" Champs", the now world famous high school track and field competition which has spawned superstars like Usain Bolt, VCB, Yohan " the beast" Blake, and Melaine Walker, was a big thing in the news this week. At last, Edwin Allen won the Girls section, beating arch rivals Holmwood Secondary for the first time. And Calabar High was triumphant in the Boys section, outclassing the ever dangerous Kingston College and last year's winner, Jamaica College. But that was not the key issue for me. In the USA the Trayvon Martin case continues to " gather legs", what with the many protests in pursuit of justice, and side shows involving media houses, media personalities, and revelations about both Martin and the man who shot him, Zimmerman. All quite immaterial to the matter at hand - should Zimmerman be charged for the shooting death of this young man. But that too, was not what held my attention this week. We even had two elections. One ecclesiastical, to elect the new head of the Anglican Church in Jamaica, and the other political, to elect persons to run the parish councils or municipalities across the island. Both went well, with the government gaining a landslide victory thus placing more pressure on the young opposition leader. And the more experienced Bishop of two contenders, being elected to head up the Church. But again, news of some magnitude, but not " the news" for me. Actually the news of this week began today, with the commencement of the the most important week in the church's calender - at least some churches - Passion Week. A time when Christians across the globe place a special focus year after year, and even Time magazine usually " catches the fever", on the final moments of Jesus' life on earth - his death on Good Friday and His glorious resurrection on Easter. This year on Good Friday I have been invited to preach on one of the seven " words" uttered by Jesus on the Cross. And as I read another of John Stott's book in preparation, I was moved to send out the following message to my church. This morning I was led to send the following message to some of the leaders of the church: Prompted by the Spirit, last night, I returned to John Stott's monumental work, " The Cross Of Christ ", a section of which I read during each Passion Week. In particular, the Chapter on Substitution, since I am preaching on , My God, My God........on Good Friday. And as I reflected on some of the points make by Stott last night and inspired by the hymn, new every morning is thy love, especially, " new thoughts of God", the following thoughts entered my mind just now in the midst of " my devotions". There are two main issues that present severe challenges to evangelism ....outside the church. One the Biblical injunction that " all have sinned and fallen short of the glory of God". Two, the Old and New Testament teaching that, " Without the shedding of Blood, there is no forgiveness". But there is an even greater challenge, within, the church! And which has implications not only for evangelism, but equally for the pursuit of social justice! For all Christians to fully apprehend the profound teaching and implications thereof, that " You are not your own; you were bought at a price (of the Blood of Christ). I would suggest that if these reflections have a measure of truth, and I believe, and would humbly suggest that, in the way that they came into my mind, there is divine guidance at work here, we ought to make them the subject of careful consideration and prayer. Among the many other revelations that the Lord is revealing to each of us daily, as His love is new every morning. Finally it is my prayer that beginning with me, this issue of us being not our own, being bought at a price, ought to be manifestly owned first and foremost, by all whom God has empowered to provide leadership in His church. The Lord's peace be with you. In Christ Lucien And then I was led to read this meditation and to send it to you, the church. How? I was going through the Bible searching for a passage in Romans, and "Saturated" caught my eye. Why? It's the name of a gospel song I've been singing now for a couple of weeks: Saturate me in your anointing Saturate me in with your presence. I've gotta have more and more of Your anointing, flowing in my life Saturate me, O Lord, today You can view and listen to it on YouTube. SATURATED WITH THE SPIRIT Hilary of Poitiers ( 315-368) ...born into a pagan family in France, educated in philosophy , and then converted to Christianity about 350....elected bishop of Poitiers three years later, though married. When the embattled Athanasius was banished for his orthodox opposition to Arianism in 355, Hilary rallied the leaders of the churches in Gaul to counter those who supported the Arian position, including the emperor.....exiled to Asia Minor where he wrote " On the Trinity", a cogent defense against those who did not hold the Son to be eternal but created by the Father( Arianism). Hilary understood that the Father and the Son have an identity of substance yet are two). Verse: Acts 20:24 " However, I consider my life worth nothing to me, if only I may finish the race and complete the task given the Lord Jesus has given me - the task of testifying to the to the gospel of God's grace. HOISTING MY SAILS The chief service I owe you, O God, is that every thought and word of mine should speak of you. The power of speech which you have bestowed on me cam give me no greater pleasure than to serve you by preaching your gospel. But in saying this, I am merely expressing what I want to do. If I am actually to use this gift, I must ask you for your help - ask you to fill the sails which I have hoisted for you with the wind of your Holy Spirit, inspiring my mind and my voice. I know that I am often heavy with stupor, so that I am too lazy to speak of you. And I do not spend sufficient time studying your Scriptures, to ensure that my words conform to your Word. Give me the energy and the courage to share the spirit of the apostles, that like them I may truly be an ambassador of your grace. SATURATED IN HIS LOVE Although I am dust and ashes, Lord, I am tied to you by bonds of love. Therefore I feel can speak freely to you. Before I came to know you, I was nothing, and I did not know the meaning of life, and I had no understanding of myself. I have no doubt that you had a purpose in causing me to to be born; yet you had no need of me, and on my own I was of no use to you. But then you you decided that I should hear the words of your Son, Jesus Christ. And that as I heard his words, you enabled his love to penetrate my heart. Now I am completely saturated in his love and faith, and there is no remedy. Now, Lord, I cannot change my attitude to my faith; I can only die for it. And as I write and consider these things another Word of God came into my heart: "....remember that at that time you were separate from Christ, excluded from citizenship in Israel and foreigners to covenants of the promise, without hope and without God in the world. But now in Christ Jesus you who once were far away have been brought near through the blood of Christ". Ephesians 2: 12-13 NIV Amen. The great challenge for the church which celebrates the Passion of Christ this week, which ought to be concerned about injustice everywhere, which ought to be concerned with the physical, intellectual and spiritual development of our young people in all schools regardless of how well they do on the track or in exams, which ought to be concerned about good governance and leadership in the church and in the society, is how to teach effectively the message from the cross. That in the same way the God of the Universe, the Creator of all mankind, not choosing to hold onto His divinity, out of love for Adam's helpless race (according to Charles Wesley), choose to be obedient, even to death of a cross. And in carrying the weight of sin in His sinless soul, for once feeling the consequence of separation for His Father, which is what sin does to all mankind, cried out ( as many who suffer for many other reasons cry also to a God whom they know) " My God my God, what have you forsaken me. Can we begin to cry out to this same God, without ceasing, who ever lives to intercede for all who believe on His precious name, for help to overcome living by the flesh, and to live in obedience to the Spirit of Jesus living within us. As we are no longer our own. For the sad reality is that we have strayed very far from the fervor and focus that the early church had for, and maintained on, their Saviour. And thus the church does not have the kind of power to overcome evil which is so pervasive in our world today. For the Bible is very clear that " the kingdom of God is not about talk, but about power." Therefore in the final analysis, after all the debates are over, after all the elections are held, after court cases are done with, after we have celebrated again in London, hopefully the success of our athletes, unless the church possesses within itself the power to change a society whose young people are being increasingly held captive by the outrageous to the extreme lyrics of " a yassuh nice" - the name of a song which is now the drawing card of an ad on public television - all the worshiping and prayers and interventions will be to no avail. Unless the church possesses the power and the will fight against the many injustices that persons continue to suffer across the world, in Syria, in Myanmar - thank God for recent changes - and in Florida, then it will be all to no avail. And surely Jesus did not suffer and die on the cross and then leave a church which is neither hot nor cold to attend to the business of salvation, as throughout the history of the people of Israel, God''s chosen people, and the history of Christianity, God has always preserved a remnant of faithful souls to carry on His work. So we who claim to be disciples of Christ ought to be mindful of the fate of the Church in Laodicea which is described by John in Revelations. "To the angel in the church in Laodicea write: These are the words of the Amen, the faithful and true witness, the ruler of God's creation. I know your deeds, that you are neither cold not hot. I wish you were either one or the other! So, because you are lukewarm - neither hot nor cold - I am about to spit you out of my mouth. You say, " I am rich; I have acquired wealth and do not need a thing. But you do not realize that you are wretched, pitiful, poor, blind and naked. I counsel you to buy from me gold refined in the fire, so that you can become rich; and white clothes to wear, so that you can cover your shameful nakedness; and salve to put on your eyes, so that you can see. Those whom I love I rebuke and discipline. So be earnest, and repent. Here I am! I stand at the door and knock. If anyone hears my voice and opens the door, I will come in and eat with him, and he with me." Revelation3:14-20 NIV Lent started off on a note of repentance. And now as it draws to a close and to a climax, the message is still the same. Repent and accept the Lord's discipline. Today we had the privilege of listening to the new head of the Anglican church preach a sermon on this very same issue...." My God, my God why have you forsaken me". And one of the things he observed as he closed his reflections on the issue, is the reality that, as Jesus was all alone under the weight of sin on the cross, and cried out to the Father in whom trusted, we too have to experience this kind of loneliness, often accomplished only in and through suffering, in order that " our eyes might be opened" according to the text from John. The question is, are we prepared to undergo the kind of suffering, which according to the scriptures, was the method by which Jesus learned obedience? Are we prepared to examine our lives as Christians and accept God's admonition if we realize that we have been neither cold nor hot? The Bible teaches that " without the shedding of Blood there can be no forgiveness". And only the Blood of Jesus is worthy to be shed for the sins of mankind. But we too can accept Paul's invitation to " join me in suffering for the gospel". Not in the same way that Jesus suffered. Clearly not! But yet having the same mind that was in Christ Jesus, as St Paul encourages in Philippians, we can " take up our own cross and follow Jesus". In dying to our own ambitions. In crucifying our own passions. In Florida, in Syria, in Kingston Jamaica. In the Anglican church, in the Baptist tradition and even in the Sabbath keeping churches who do not celebrate Passion Week, but certainly celebrate the passion, death and resurrection of our Lord Jesus. Then and only then will the church be given the kind of power that will enable us to rescue our people. Otherwise the " useless" talk will continue. Amen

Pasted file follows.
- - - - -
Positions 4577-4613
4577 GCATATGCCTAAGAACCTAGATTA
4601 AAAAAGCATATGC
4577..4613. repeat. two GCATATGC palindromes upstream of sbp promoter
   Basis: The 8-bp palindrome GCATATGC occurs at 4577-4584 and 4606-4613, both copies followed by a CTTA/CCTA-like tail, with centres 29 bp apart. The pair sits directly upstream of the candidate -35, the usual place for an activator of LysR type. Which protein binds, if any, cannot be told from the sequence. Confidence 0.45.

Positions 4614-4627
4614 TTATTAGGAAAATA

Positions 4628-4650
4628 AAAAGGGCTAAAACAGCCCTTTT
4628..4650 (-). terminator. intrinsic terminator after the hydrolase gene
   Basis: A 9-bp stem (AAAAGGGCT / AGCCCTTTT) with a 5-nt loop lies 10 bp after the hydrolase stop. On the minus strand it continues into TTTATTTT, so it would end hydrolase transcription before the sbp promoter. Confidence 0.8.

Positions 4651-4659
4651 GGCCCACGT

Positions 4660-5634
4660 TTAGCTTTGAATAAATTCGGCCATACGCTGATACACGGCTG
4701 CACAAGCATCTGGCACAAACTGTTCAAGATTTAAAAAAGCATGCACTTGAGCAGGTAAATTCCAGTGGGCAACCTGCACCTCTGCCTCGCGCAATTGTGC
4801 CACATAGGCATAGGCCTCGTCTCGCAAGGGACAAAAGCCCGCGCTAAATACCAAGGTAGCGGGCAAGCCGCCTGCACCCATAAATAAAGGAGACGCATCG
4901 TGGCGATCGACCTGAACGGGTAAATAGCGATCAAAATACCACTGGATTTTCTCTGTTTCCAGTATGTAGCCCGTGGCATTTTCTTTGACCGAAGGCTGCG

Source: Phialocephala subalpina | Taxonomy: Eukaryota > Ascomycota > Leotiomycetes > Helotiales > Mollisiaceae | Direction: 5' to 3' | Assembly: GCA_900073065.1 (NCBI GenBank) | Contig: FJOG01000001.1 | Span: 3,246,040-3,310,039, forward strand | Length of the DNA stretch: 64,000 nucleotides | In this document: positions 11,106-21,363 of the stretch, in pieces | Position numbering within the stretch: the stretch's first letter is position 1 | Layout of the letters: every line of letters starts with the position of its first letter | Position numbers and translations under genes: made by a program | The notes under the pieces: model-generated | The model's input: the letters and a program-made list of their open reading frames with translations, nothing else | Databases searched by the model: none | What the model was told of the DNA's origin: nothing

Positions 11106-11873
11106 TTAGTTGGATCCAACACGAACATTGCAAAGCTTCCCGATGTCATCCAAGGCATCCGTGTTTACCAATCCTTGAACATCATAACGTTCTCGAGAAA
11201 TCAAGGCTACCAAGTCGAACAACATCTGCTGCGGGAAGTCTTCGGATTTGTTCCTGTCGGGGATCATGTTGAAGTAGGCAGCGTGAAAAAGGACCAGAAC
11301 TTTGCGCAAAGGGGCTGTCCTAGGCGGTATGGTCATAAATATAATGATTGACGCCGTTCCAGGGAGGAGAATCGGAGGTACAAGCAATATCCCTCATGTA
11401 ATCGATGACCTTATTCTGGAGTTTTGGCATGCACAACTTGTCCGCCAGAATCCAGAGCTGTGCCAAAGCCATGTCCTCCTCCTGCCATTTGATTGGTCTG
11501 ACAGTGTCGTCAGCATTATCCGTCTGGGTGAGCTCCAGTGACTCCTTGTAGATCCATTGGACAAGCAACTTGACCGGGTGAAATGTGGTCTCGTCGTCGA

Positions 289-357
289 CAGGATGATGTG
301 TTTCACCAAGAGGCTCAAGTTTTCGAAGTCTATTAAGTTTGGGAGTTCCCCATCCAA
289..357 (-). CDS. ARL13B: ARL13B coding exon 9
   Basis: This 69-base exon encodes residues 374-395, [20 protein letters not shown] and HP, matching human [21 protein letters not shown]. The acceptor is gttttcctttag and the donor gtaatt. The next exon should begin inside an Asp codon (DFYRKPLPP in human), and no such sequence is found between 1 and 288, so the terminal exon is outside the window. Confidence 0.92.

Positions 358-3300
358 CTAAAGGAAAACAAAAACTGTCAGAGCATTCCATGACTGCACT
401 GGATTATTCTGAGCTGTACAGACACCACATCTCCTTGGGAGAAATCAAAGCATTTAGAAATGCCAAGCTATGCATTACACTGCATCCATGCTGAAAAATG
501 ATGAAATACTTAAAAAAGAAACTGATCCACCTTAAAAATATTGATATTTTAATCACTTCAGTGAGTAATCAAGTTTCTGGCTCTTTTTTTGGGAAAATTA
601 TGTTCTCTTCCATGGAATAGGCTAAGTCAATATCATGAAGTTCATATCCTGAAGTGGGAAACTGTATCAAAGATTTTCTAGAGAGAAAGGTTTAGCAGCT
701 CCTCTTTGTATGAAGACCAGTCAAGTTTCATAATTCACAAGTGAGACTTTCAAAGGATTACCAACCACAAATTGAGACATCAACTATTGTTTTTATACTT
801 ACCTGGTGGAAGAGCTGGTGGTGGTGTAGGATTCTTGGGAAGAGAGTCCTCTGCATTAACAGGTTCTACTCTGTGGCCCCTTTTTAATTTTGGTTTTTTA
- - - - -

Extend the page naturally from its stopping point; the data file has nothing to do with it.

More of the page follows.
A Good Friday, Easter Saturday Vigil, message

Yesterday, I thought about writing a Good Friday message. But the Lord was not in favor so it did not happen. Then this morning in my devotions, following the Liturgical tradition in my church which designates Psalm 130 as one of the readings for the Saturday vigil, the following verse triggered an instruction from the Lord to write a brief message. " If you, O Lord, kept a record of sins, O Lord, who could stand? But with you there is forgiveness; therefore you are to be feared". Psalm 130: 3-4 NIV In very simple terms this is what Good Friday is all about. This message of forgiveness of sins, wrought on the Cross of Calvary by a loving God, who in Christ Jesus - what a glorious mystery - substituted Himself, as the penalty for the sins of all mankind. Hence the response of the very mystified Charles Wesley in writing one of the great hymns of the church: " And can it be that I should gain an interest in the Saviour's blood? Died he for me, who caused his pain? For me, who him to death pursued? Amazing love! How can it be that thou, my God, shouldst die for me? Just last night, I had reason to send the following text message to someone who is literally " under the gun". " The angels of the Lord encampeth around those that fear him". Psalm 34:9 But here we have an even more important reason why we should fear God. Not only because we need protection from evil, and who does not, but because we all need forgiveness of sins, as all have sinned and fallen short of the glory of God. And t hat is not just a verse in the Bible, but a fact written on the hearts of all mankind by the Spirit of God. So let us begin to fear God this very day whether we are committed believers or not, as this is an opportunity that we should not pass. This then is the big news of this weekend. This has been the big news since two thousand years ago. This has been the only worthwhile news for all mankind. Even as we struggle in Jamaica to process the horror and recent revelation - in the kind of graphic detail that would offend even the most callous heart - of 7000 of our children being sexually abused in the past four years. Even as they struggle in Syria to overcome the horrors of a state turned against its people, as was the case in Libya, and to a lesser extent in Egypt recently. Even as we try to understand the unexplained tragedies visited on many countries throughout history: Rwanda, Jews in Nazi Germany, famine in Somalia, death in Siberia in Russia, the horrors of the Transatlantic Slave Trade of my forefathers, the "killing fields in Cambodia", the genocide occasioned by years of abortions, the ravaging of Sub-Sahara Africa by AIDS, and the countless other personal and national tragedies during the life of mankind. According to the old negro spiritual, "Were you there when they crucified my Lord"?...we all should have an interest in the Saviour's Blood. We should all tremble. Whether we be politicians who have been responsible for much of the mayhem in my country and others! Whether we be business persons who have used our privileged status in the society to accumulate riches for ourselves and our families and left others " pick up the crumbs" and so suffer under the weight of poverty all of their lives! Whether we be professionals who have forgotten those who suffered much to enable us to achieve our " success' in life! Whether we be intellectuals who are so " bright" and " brilliant", that we have forgotten to give God the praise for waking us up each morning! Whether we be " good " Christians who have been so caught up with praising God and " keeping church" that we have had no time to " give one of these the least of society" a cup of cold water. No wonder Marion Williams whose video, " Were you there when they crucified my Lord", I watched, in a deep voice, in the midst of talking about , " causing me to tremble, exclaimed, " I can't stand too much of this song". I pray God that we will all learn to tremble - with holy fear - at the knowledge that, " If God kept a record of sins", no one could stand. Not one single solitary human being. I pray God that the news that God Himself in Christ Jesus on the Cross, died, once and for all, for your sins and mine, on Good Friday, will cause us to tremble. And the news tomorrow will be even better. Amen.